How licorice can make salt-affected lands healthier and farmers richer

Date: 15.02.2015.

Licorice helps to decrease the groundwater level, reduce soil salinity and improve fertility. For example, trials in Сentral Kyzylkum, Uzbekistan, have shown that licorice does well in saline conditions and can be highly valuable as livestock feed. Photo by Kristina Toderich.

Salt-induced land degradation is a big problem in Central Asia, a region of mostly arid and semi-arid lands. According to the Asian Development Bank (ADB) and the World Bank, it causes losses of well over 2bn USD a year in the region. ADB estimates that agricultural yields have fallen by 20-30 per cent due to land degradation across the region since independence in the early 1990s. Declining fertility of arable lands makes this problem more pronounced. It is little wonder, then, that reclaiming salt-ridden areas is again top of the research and political agenda. Once undervalued and abandoned, these lands can no longer be a forgotten, neglected asset.

Restoring salt-affected lands is, however, expensive. And there has not been much certainty about costs and benefits of such effort. But a growing body of research, including a recent study by Qadir et al (see here), is making out a strong case for action. Their findings show that it can be cost-effective to invest in sustainable land management. Preventing land degradation and restoring degraded lands would lead to less cost than letting land degradation continue. Qadir et al argue that depending on a number of factors, doing nothing may result in losses of up to 69 per cent. And this estimate does not include implications like employment losses, an increase in human and animal health problems, and associated environmental costs as these lands emit more carbon and thus contribute to climate change.

Scientists point out that there are a number of ways to fight soil degradation and salinization, that is, accumulation of water-soluble salts in the soil (see here). One is to cultivate plants that help to rehabilitate abandoned salt-affected lands and rangelands in the region. It is an economical solution which would benefit the environment and, above all, rural households and farmers. Studies show that crops like sorghum, pearl millet and licorice do quite well in saline conditions (see here). And certain trees and shrubs can be used as biological pumps to lower elevated groundwater levels in waterlogged areas.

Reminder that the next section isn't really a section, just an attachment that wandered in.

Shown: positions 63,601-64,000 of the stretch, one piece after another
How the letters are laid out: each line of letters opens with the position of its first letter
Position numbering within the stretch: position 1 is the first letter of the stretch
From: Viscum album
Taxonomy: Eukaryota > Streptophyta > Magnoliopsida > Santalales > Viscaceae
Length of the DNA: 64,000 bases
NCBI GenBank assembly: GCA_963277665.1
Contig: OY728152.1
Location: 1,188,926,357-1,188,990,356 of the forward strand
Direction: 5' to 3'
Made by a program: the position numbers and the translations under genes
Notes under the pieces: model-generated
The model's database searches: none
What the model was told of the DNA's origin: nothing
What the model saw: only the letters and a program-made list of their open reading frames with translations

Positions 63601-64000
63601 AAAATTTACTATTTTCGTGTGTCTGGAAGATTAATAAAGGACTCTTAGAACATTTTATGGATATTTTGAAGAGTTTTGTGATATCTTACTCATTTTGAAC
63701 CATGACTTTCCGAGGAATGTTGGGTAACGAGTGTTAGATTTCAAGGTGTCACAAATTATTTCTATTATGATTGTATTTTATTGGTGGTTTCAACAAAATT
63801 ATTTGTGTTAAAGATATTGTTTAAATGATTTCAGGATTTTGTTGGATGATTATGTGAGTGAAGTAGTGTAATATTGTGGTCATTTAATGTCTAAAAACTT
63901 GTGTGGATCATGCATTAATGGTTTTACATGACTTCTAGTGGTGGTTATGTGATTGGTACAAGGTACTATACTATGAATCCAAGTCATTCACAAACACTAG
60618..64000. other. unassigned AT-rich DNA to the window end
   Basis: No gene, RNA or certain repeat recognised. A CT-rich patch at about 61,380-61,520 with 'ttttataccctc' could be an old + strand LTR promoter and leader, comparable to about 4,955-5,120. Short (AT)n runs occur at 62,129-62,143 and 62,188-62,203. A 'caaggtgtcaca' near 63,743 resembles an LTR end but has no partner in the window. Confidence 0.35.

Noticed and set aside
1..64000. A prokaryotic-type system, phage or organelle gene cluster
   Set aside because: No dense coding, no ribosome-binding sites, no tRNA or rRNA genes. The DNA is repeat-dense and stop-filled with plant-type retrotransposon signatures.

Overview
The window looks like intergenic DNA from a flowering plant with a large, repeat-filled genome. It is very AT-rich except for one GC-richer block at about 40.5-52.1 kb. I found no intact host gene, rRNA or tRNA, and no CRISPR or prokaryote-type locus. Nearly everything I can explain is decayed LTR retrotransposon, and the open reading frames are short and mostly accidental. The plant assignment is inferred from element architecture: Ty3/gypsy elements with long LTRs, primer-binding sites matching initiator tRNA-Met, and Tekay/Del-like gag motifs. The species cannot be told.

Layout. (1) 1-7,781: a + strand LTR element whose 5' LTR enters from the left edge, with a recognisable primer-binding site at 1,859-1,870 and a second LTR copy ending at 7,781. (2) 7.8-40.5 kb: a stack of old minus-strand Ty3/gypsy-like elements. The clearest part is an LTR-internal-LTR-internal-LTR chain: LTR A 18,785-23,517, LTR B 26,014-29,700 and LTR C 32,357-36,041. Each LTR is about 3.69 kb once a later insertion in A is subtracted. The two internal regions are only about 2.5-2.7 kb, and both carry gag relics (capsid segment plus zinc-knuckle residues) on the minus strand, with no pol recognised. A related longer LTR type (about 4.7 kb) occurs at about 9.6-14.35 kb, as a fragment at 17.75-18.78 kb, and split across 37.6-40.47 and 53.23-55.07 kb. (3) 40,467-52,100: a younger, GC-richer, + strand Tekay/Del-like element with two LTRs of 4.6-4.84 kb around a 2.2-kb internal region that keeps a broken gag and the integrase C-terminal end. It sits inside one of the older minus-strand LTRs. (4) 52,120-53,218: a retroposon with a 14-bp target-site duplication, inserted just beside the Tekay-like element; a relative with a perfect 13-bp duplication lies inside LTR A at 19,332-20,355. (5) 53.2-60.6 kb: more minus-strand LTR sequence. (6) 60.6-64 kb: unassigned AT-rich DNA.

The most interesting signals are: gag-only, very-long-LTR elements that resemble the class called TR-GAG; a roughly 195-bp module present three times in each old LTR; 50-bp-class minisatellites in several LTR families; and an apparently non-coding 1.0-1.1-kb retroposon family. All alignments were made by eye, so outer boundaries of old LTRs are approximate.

Licorice, however, merits special attention for a few reasons. First, there is scientific evidence that it helps to decrease the groundwater level, reduce soil salinity and improve fertility. In a recent study on biological effects of the crop, a team of scientists from the National University of Uzbekistan and the International Water Management Institute (IWMI) found that licorice enriches soil with organic matter, improves its physical and chemical composition, and increases biological activity.

Second, this crop has a long history of use and production in Central Asia. It is reported that the American firm MacAndrews and Forbes set up a plant in Turkmenistan in 1906 and the plant has been in continuous production ever since (see here). Furthermore, there is also considerable research in favour of using licorice in salt-affected lands. In particular in Uzbekistan some of this research dates back to the 1960s. However, recent efforts started in the country in the late 1990s and early 2000s and are more comprehensive. For example, scientists at Gulistan State University, Uzbekistan, carried out a study between 1999 and 2003 in medium- and heavily-saline lands in Bayavut district of Syrdarya Region, where around 90 per cent of the lands are salt-affected to varying degrees. They demonstrated that cotton could be grown again in these areas after five years of licorice cultivation. The success of this study led to an ADB-funded project called 'Bright spots', which ran from 2005 to 2008. The later study was more extensive and also involved researchers from IWMI, a member of the Dryland Systems Research Program and the CGIAR consortium operating in Central Asia and the Caucasus. For the past ten years, IWMI researchers have taken the lead and worked closely with Gulistan State University and the National University of Uzbekistan on an inter-disciplinary initiative on licorice. Of late other members of the CGIAR consortium like the International Food Policy Research Institute (IFPRI), the International Center for Agricultural Research in the Dry Areas (ICARDA), and the Central Asia and the Caucasus Association of Agricultural Research Institutions (CACAARI) have also joined in. As part of the most recent initiative, IWMI scientists have also conducted two separate studies using satellite images to map salt-affected and native licorice-growing areas, analyze the dynamics of salinization in Syrdarya Region and northwestern Karakalpakstan. This data helps to better understand where licorice is and could be grown in Uzbekistan. More than 30 scientists, farmers, policymakers and donors met in Tashkent, Uzbekistan, in December 2014 to present and discuss the results of this multi-year work.